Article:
An administration proposal to reinstate -- and in some cases increase--airport user fees and taxes has come to a dead halt in the House Ways and Means Committee because only one Republican on the panel is willing to support even a compomise measure.
Rep. Daniel Rostenkowski (D-Ill.), the chairman, had been planning to take up the measure today, but without any significant GOP support on the controversial bill, he has postponed action indefinitely.
Rostenkowski's decision was backed by Rep. Barber B. Conable Jr. (R-N.Y.), the ranking Republican and the cosponsor with Rostenkowski of a compromise bill. "He's right," Conable said. "The administration had better evince more interest than just requesting it . . . It's up to the administration at this point" to bring some more Republicans on board behind the bill, he added.
A key Republican staff aide said "there are mixed views" towards the legislation, and added that "it has sort of screeched to a halt."
The bill is a part of the larger effort to reduce the deficit. Over three years it would raise nearly $2.5 billion. In addition, it is also an integral part of the Reagan administration's program to get the users of specific government services, instead of the general taxpayer, to pay for them directly.
Delaying the legislation, or killing it altogether, will benefit airplane passengers, freight shippers and noncommercial aircraft--general aviation. The general aviation lobby is one of the most affluent and effective on Capitol Hill. Not only are many members of Congress pilots themselves but, more importantly, many depend on private planes to get around in their districts.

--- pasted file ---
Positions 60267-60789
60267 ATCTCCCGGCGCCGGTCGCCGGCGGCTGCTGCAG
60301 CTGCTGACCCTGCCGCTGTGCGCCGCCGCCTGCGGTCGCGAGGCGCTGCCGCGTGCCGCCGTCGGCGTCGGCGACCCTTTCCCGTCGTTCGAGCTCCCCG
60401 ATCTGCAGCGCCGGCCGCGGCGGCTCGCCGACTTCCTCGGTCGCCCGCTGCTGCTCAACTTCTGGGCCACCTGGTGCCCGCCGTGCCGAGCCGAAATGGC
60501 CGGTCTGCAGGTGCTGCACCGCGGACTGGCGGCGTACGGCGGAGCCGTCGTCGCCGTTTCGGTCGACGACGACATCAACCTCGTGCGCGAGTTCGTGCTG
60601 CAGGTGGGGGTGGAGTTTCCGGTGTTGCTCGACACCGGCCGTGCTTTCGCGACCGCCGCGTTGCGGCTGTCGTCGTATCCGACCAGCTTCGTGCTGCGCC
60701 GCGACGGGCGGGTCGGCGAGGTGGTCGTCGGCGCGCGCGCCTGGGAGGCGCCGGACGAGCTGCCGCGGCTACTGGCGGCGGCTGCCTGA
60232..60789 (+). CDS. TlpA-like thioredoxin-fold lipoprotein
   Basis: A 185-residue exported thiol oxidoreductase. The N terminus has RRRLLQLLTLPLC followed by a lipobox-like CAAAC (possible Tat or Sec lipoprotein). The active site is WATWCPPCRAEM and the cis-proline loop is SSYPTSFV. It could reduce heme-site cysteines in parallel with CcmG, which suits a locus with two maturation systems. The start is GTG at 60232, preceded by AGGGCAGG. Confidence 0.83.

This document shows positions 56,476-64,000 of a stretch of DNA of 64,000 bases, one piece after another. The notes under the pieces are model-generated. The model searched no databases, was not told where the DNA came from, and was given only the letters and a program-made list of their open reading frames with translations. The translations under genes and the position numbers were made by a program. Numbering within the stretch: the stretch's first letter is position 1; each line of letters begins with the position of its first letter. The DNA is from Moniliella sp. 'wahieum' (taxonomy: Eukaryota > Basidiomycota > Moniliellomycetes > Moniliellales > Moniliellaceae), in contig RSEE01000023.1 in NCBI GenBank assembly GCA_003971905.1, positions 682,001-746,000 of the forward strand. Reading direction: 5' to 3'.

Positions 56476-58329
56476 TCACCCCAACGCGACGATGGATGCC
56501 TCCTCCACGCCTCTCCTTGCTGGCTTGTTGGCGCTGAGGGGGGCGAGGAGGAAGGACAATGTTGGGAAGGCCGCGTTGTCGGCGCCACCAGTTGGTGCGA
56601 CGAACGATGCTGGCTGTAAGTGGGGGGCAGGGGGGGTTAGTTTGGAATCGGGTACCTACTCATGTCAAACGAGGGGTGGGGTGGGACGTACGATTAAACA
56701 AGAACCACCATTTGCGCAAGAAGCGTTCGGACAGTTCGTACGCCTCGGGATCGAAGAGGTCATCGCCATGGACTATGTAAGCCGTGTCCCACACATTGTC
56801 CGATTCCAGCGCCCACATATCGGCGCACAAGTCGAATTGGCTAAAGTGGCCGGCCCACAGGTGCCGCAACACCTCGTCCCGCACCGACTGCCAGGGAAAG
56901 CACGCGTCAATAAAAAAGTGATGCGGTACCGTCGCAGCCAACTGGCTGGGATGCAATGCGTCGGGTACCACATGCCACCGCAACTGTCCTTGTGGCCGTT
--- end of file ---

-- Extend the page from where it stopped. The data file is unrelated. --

At a preliminary committee session last week when the legislation was amended and prepared for floor action, lukewarm committee support was evident. One of the leading critics was Rep. W. Henson Moore (R-La.), who argued strenuously that there is no need for a major increase in user fees and taxes because the Airport and Airway Trust Fund is running a large surplus.
The unobligated balance in the fund at the end of the 1980 fiscal year was $3.8 billion. This year it is expected to drop to $2.9 billion.
The administration, however, contends that under existing law only about one-quarter of the $2 billion cost of airport operations and maintenence is paid out of the fund. In separate legislation, the administration has proposed financing about 85 percent of operations and maintenence costs out of the fund; and a House Public Works Committee bill would raise the amount to 50 percent.
In addition, the administration and other critics have argued that the existing tax and fee structure places a disporportionate share of the burden of financing the trust fund on passengers and none on non-commercial-jet users, only a token tax on gasoline on propeller-driven planes and none on freight.
The administration first proposed the user fees in the initial drive to cut spending by a total of $35 billion. Although Congress generally acceeded to the cuts in social programs, the effort to raise fees paid by aircraft owners, boat operators and other beneficiaries of federal programs was killed altogether after intense lobbying.
The administration bill, which does not have much chance of passing intact, would raise the existing passenger ticket tax from 5 percent to 6 1/2 percent and the 4-cent-a-gallon tax on propeller-aircraft gasoline up to 12 cents, growing to 36 cents by 1985. In addition, there would be a 5 percent airfreight waybill tax, a $3 charge to passengers for international departures, and a progressively increasing tax on noncommercial jet fuel starting at 20 cents a gallon and rising to 65 cents in 1985.
The Rostenkowski-Conable compromise would keep the passenger ticket tax at 5 percent, make the freight waybill tax 5 percent, make the international departure fee $5 and set a flat 12-cent-a-gallon tax on all noncommercial fuel.